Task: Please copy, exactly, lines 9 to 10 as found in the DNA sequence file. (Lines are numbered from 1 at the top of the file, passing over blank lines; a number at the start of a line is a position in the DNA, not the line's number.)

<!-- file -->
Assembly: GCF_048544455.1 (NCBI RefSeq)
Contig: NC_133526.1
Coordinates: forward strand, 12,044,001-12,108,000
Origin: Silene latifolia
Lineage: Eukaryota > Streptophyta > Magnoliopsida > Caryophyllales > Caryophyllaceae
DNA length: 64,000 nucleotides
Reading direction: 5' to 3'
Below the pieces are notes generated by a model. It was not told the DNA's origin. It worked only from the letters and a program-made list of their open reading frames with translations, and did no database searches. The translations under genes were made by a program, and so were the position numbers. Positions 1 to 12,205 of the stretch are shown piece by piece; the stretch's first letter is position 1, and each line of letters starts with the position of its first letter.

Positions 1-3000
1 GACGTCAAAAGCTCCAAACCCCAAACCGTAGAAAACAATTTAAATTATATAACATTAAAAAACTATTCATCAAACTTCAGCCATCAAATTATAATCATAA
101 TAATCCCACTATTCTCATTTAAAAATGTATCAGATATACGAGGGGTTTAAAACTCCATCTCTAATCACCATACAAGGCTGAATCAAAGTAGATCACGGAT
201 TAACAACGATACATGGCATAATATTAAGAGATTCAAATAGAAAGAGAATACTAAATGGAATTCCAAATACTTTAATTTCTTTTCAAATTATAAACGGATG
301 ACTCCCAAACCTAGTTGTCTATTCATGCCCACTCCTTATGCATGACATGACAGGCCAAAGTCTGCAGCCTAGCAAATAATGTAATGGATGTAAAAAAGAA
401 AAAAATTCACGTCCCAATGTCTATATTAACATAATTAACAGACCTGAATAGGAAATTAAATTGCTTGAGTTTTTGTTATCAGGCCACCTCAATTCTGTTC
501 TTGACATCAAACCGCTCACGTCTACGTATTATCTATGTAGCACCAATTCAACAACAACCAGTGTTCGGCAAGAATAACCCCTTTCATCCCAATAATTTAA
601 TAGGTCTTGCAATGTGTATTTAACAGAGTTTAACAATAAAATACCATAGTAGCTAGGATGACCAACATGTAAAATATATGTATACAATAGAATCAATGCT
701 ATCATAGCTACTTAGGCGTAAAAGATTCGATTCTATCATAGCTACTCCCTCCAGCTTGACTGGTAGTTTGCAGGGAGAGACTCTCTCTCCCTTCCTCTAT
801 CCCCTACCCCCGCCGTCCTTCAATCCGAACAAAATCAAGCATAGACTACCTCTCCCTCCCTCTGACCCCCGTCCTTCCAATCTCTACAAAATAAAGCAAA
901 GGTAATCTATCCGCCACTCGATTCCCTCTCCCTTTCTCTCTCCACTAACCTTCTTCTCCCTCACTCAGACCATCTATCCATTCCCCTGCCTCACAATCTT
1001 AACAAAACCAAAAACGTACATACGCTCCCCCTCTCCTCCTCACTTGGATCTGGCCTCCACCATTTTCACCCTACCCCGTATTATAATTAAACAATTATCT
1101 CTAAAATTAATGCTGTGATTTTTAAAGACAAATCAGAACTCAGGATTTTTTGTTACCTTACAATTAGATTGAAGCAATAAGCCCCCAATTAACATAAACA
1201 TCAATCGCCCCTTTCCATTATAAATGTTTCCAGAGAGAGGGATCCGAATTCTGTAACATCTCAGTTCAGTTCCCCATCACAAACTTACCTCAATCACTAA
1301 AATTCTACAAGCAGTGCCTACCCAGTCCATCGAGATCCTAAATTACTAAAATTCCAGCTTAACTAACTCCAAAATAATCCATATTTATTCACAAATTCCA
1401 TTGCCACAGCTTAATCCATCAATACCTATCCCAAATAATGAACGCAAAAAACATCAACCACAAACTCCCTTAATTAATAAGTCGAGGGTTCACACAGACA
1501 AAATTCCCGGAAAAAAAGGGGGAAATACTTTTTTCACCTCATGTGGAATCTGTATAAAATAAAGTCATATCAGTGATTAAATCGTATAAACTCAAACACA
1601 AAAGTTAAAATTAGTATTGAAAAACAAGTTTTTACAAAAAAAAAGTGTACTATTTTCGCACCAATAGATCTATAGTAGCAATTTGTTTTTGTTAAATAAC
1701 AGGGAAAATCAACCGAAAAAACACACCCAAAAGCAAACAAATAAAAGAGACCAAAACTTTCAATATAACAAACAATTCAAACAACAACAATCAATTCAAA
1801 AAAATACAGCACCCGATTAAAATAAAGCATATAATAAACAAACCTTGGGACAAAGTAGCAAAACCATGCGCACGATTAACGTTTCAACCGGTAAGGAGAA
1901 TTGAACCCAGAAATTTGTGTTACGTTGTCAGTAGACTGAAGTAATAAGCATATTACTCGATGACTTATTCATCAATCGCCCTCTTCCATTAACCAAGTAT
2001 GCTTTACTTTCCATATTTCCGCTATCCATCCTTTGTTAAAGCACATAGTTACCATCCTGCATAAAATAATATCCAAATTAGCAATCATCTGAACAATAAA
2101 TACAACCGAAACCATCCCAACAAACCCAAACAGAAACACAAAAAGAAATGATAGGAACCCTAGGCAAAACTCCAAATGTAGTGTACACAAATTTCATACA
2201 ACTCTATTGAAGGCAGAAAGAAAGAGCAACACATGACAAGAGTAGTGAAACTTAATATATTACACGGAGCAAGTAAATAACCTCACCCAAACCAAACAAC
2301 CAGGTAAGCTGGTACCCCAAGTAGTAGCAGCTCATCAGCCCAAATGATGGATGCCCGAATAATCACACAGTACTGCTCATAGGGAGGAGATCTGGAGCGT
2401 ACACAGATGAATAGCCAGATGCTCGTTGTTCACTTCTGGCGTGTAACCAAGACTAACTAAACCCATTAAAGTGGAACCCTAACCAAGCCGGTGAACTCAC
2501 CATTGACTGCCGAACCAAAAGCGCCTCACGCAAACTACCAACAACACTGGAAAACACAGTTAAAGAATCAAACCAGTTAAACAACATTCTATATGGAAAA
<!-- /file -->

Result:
Positions 1-3000
1 GACGTCAAAAGCTCCAAACCCCAAACCGTAGAAAACAATTTAAATTATATAACATTAAAAAACTATTCATCAAACTTCAGCCATCAAATTATAATCATAA